Gary Rotstein's The Morning File: Might be bad combo to mix kids meals with heroin orders


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After reading about the local fast food franchise where heroin was being supplied to buyers via Happy Meal boxes when drive-thru customers asked for a "toy," one wonders if that was really such a good idea.

On a busy Saturday afternoon when lots of families might be coming through the drive-thru and ordering actual food for kids, isn't there potential for confusion? Admittedly, The Morning File staff lacks experts on heroin transactions who would really know, but we're wondering if the conversation through the speaker box could have gone like this recently:

Employee: Can I take your order?

Car 1: I'd like two cheeseburgers, french fries, a kids meal and a vanilla milkshake.

Employee: Do you want a toy with your kids meal?

Car 1: Sure, whatever. Whatever you put in there.

Employee: I'm sorry, m'am -- just to be clear, do you want a toy, or do you want a toy?

Car 1: Excuse me?

Employee: I think you just want a real toy then. That'll be $11.49. Please pull up to the first window. ... Hello, can I take your order?

Car 2: Give me one of those kids meals with a toy.

Employee: You're sure? You said you want a toy, right? A special toy?

Car 2: Yeah, I need a toy really bad. Give me a toy fast! My little girl's kicking the back of my seat like crazy.

Employee: Wait, you said your small daughter's with you? But you want a toy anyway?

Car 2: Of course I want a toy when my daughter's with me. You think I want one of your stupid little toys for myself? How does someone like you get hired to an important job like fast food drive-thru order-taker anyway?

Employee: OK, I'm sorry, I get you now -- that'll be $3.99, please pull up to the first window. ... May I take your order please?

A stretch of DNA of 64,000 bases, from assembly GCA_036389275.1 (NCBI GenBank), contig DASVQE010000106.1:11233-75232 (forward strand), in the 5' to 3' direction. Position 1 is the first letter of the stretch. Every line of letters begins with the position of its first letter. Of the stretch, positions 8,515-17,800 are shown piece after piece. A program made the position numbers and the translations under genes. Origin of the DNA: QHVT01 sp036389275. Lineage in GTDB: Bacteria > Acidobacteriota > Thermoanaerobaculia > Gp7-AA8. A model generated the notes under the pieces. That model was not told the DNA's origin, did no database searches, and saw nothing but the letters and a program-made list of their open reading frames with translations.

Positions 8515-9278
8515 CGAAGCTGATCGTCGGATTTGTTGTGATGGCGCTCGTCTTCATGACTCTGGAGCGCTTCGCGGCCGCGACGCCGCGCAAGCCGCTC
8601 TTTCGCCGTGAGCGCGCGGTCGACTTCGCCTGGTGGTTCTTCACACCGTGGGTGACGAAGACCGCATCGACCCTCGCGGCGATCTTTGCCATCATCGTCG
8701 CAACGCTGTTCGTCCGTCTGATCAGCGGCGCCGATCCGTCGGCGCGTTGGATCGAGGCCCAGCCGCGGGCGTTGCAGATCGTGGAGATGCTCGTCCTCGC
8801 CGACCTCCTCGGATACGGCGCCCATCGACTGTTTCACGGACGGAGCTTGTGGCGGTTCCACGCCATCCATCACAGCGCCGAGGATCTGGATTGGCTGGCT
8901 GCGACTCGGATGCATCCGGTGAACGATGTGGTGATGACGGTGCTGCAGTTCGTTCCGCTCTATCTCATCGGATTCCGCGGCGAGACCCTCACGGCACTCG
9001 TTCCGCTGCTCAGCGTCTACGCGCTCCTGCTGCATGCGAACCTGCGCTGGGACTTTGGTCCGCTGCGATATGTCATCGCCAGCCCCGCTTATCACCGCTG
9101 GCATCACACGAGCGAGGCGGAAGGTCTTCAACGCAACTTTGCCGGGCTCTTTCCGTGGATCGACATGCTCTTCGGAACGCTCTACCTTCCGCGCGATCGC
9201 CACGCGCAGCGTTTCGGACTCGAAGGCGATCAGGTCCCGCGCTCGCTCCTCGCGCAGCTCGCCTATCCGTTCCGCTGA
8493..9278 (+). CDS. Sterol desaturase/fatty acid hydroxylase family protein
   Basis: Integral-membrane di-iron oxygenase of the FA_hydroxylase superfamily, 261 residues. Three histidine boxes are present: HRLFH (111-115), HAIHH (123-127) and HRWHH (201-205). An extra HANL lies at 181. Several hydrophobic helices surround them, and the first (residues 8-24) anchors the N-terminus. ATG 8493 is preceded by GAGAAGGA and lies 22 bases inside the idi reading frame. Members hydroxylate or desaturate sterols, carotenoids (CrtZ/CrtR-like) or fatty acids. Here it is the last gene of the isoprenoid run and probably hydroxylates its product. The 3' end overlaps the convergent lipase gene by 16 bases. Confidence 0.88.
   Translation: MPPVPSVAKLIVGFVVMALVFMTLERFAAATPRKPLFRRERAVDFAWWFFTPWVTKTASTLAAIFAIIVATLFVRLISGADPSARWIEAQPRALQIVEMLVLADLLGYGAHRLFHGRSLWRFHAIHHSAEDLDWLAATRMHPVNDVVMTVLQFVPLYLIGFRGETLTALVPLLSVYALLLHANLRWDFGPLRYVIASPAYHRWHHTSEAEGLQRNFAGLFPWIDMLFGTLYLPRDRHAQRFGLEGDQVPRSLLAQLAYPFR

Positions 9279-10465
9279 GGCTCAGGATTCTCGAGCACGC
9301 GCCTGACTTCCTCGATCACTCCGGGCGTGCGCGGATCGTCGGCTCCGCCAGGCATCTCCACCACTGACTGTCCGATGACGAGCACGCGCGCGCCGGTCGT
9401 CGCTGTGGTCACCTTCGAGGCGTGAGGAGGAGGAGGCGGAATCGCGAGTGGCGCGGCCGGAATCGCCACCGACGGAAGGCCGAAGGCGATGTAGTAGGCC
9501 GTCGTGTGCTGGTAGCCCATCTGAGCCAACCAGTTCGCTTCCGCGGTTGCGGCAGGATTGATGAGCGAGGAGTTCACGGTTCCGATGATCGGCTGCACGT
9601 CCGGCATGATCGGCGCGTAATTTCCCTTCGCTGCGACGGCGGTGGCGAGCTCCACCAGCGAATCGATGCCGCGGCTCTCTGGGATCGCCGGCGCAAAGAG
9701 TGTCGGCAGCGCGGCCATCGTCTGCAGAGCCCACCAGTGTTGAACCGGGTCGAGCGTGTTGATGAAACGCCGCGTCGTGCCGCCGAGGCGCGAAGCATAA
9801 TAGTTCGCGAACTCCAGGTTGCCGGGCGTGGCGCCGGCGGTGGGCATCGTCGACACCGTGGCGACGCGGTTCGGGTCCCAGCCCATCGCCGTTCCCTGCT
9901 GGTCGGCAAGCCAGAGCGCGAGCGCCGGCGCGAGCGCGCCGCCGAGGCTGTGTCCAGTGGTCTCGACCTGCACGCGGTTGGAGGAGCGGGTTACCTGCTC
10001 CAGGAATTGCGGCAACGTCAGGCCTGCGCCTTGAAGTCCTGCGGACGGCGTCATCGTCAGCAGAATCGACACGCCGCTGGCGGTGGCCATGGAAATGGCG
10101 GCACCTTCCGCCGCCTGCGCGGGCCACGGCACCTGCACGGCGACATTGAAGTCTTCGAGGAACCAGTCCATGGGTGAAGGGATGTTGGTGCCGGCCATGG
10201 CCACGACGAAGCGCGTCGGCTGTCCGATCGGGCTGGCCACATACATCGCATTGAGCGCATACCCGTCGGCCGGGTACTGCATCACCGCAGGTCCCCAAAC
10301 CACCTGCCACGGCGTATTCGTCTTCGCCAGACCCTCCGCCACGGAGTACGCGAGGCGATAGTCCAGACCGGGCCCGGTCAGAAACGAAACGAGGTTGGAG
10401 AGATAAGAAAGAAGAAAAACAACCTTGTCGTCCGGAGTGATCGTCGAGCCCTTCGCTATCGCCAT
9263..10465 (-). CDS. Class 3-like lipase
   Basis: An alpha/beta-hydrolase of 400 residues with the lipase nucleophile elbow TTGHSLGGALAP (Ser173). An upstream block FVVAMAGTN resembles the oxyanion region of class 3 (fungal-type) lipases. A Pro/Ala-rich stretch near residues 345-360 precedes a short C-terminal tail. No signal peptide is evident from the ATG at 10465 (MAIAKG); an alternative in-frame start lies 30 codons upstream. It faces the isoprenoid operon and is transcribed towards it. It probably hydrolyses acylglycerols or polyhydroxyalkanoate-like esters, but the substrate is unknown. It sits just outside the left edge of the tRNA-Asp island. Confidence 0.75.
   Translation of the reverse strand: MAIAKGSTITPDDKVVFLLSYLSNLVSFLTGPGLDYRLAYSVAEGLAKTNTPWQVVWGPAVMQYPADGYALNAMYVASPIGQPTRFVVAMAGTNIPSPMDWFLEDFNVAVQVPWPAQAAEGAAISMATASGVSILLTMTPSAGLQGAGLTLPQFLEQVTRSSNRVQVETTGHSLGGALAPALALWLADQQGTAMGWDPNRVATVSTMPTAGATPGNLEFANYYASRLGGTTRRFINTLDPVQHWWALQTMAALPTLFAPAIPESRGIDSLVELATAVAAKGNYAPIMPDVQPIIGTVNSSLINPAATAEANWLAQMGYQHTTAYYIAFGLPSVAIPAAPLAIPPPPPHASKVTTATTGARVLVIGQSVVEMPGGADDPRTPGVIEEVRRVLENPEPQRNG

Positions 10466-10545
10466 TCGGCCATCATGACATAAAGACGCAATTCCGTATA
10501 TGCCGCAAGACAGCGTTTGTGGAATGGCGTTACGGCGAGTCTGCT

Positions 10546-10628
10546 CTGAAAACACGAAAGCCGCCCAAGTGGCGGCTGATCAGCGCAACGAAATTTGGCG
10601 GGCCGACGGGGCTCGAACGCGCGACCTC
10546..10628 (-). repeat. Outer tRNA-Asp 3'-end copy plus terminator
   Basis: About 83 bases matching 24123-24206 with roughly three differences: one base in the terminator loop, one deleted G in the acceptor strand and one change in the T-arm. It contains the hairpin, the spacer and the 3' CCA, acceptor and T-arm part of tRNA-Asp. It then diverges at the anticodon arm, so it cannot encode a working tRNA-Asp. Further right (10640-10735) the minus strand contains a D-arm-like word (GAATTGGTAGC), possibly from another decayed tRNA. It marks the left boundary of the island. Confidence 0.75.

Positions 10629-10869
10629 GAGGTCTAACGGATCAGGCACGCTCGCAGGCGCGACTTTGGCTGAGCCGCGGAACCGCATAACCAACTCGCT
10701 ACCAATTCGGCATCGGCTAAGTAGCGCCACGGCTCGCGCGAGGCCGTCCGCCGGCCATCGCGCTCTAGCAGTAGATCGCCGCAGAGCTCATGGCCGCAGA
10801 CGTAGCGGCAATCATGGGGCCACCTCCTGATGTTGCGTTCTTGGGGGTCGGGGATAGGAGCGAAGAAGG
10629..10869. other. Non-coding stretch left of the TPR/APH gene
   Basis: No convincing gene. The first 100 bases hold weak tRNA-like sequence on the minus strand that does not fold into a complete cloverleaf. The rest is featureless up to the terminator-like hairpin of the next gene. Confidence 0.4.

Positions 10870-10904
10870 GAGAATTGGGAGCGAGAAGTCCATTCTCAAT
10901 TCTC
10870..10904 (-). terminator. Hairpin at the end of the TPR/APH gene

Car 3: Yeah, I need a McSmack. Hurry up.

Employee: We don't have anything called that, sir. Would you like anything else?

Car 3: Oh, yeah, I mean a toy. Just a toy.

Employee: No food. Just a toy?

Car 3: That's right, you know what I mean.

Employee: Yes I think I do, sir. Would you like that toy supersized, for a particularly dangerous toy experience as part of your, uh, kids meal?

Car 3: No, no, regular is fine.

Employee: Yessir, that'll be $82. Please pull up to the first window. Thank you for your order, and please come again. ... Hello, can I take your order?

Car 4: I'd like your two biggest hamburgers, a chicken sandwich, two really large french fries, an apple pie and a Coke.

Employee: Could I interest you in a kids meal today?

Car 4: I don't know -- what's the toy?

Employee: That depends. We've got a little plastic figurine that has something to do with some animated movie, and then we have something else that's potentially much better. It all depends on how you ask for it, and I can't say much more, as you might be a narc.

Car 4: That's interesting, but I think I'll pass.

Employee: Okie dokie. What size would you like that soda to go with all that food?

Car 4: Oh, just a small. Trying to watch the figure, you know.

Employee: Gotcha, that'll be $21.24 if you'll pull up to the next window. ... Hello, your order please?

Car 5: Some chicken nuggets, please, and lots and lots of heroin.

Employee: I don't think I heard you right -- could you repeat that?

Car 5: I said heroin! Super-size me some heroin!

Employee: Sir, you're at a fast food establishment, and that's not funny. I think you'd better leave.

Car 5: Aw, I was just playing with you. Sorry about the joke. Just a five-piece chicken nuggets and some coffee will be fine.

Employee: OK then, that'll be $4.69. Please pull up.

Car 5: Oh, and I almost forgot, a kids meal with a toy.

Employee: Wait, are you joking again?

Car 5: Joking about what? What's so funny about a kids meal with a toy?

Employee: I don't know. I'm just confused. I don't know who started this crazy ordering system, but I'm going to take my break now. You should probably just go to the fast food place down the street.

Car 5: (to kid in back while driving off) Now what the heck was that all about?

Gary Rotstein: grotstein@post-gazette.com or 412-263-1255.


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